Hitchcock claimed that, after The Lodger, this is the next ‘Hitchcock’ picture. It’s difficult to disagree. The story of an unsophisticated fairground boxer whose girlfriend falls for the charms of a professional Australian fighter is told with innumerable expressionist visual flourishes, probably attributable to the time Hitchcock had spent in Germany. The title itself is ambivalent, referring to the boxing ring, the wedding ring and the serpentine bracelet secretly given by the Australian champ. This is Hitchcock’s one and only original screenplay but its neatness and economy reveal a director already confident in his control of the medium. —Festival de Cannes
Alfred Hitchcock has been the most well-known director to the general public since the 1940s – and he remains so in the 21st century, more than 25 years after his death. His name evokes instant expectations on the part of audiences around the world: of a memorable night of movie-watching highlighted by at least two or three great chills (and a few more good ones), some striking black comedy, and an eccentric characterization or two in virtually every one of the director’s movies across a half-century – and usually laced with a comical cameo appearance by the director himself.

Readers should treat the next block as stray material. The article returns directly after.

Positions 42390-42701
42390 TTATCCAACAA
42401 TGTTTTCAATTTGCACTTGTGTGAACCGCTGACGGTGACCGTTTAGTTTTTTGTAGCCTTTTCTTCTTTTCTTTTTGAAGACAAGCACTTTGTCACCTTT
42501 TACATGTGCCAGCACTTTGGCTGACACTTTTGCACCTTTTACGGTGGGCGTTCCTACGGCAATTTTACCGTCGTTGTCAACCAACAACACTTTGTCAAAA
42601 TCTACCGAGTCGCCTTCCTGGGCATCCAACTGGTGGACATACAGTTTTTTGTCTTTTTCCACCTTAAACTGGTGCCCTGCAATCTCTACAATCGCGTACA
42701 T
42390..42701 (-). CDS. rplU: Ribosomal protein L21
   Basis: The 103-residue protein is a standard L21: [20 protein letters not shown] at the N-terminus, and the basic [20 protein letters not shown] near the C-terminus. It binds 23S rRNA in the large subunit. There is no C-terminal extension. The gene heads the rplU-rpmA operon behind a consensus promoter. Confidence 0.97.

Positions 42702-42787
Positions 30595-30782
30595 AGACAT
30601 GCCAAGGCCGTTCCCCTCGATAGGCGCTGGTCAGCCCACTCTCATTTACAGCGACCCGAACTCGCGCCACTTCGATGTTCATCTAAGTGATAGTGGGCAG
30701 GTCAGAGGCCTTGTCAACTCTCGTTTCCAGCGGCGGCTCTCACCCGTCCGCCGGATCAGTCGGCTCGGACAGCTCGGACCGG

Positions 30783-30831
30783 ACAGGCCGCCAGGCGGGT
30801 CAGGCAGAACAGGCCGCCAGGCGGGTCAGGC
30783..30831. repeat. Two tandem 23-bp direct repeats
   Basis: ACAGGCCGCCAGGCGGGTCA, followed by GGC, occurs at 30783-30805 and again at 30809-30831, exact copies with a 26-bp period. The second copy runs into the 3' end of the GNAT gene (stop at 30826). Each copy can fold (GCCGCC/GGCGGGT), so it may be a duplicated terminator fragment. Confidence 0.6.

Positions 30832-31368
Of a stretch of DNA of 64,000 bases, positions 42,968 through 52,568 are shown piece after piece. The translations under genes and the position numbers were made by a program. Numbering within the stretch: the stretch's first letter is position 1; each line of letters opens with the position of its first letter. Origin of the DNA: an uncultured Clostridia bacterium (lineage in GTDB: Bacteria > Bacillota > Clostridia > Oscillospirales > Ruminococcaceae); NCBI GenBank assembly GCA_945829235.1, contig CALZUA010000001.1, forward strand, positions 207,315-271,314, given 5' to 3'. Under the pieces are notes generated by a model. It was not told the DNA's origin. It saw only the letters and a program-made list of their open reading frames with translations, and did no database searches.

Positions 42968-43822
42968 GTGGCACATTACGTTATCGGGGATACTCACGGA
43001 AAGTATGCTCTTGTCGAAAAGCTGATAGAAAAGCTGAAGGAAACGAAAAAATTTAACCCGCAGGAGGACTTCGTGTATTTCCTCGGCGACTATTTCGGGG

Alfred Joseph Hitchcock was born into a devoutly Catholic family in London, and his religious upbringing – with its attendant issues of guilt – would have a powerful influence on the psychological underpinnings of his later work. He was trained at a technical school, and initially gravitated to movies through art courses and advertising. He studied the work of other filmmakers, most notably the German expressionists… read more
When Hitchcock is playing with the images in this silent film of his, such as using superimpositions, it is a sight to behold. The moment the plot takes over however everything grinds to a halt. I have a lot of Hitchcock films to see, but while Vertigo and Psycho could combine these two aspects comfortably, this feels like it was practice for him.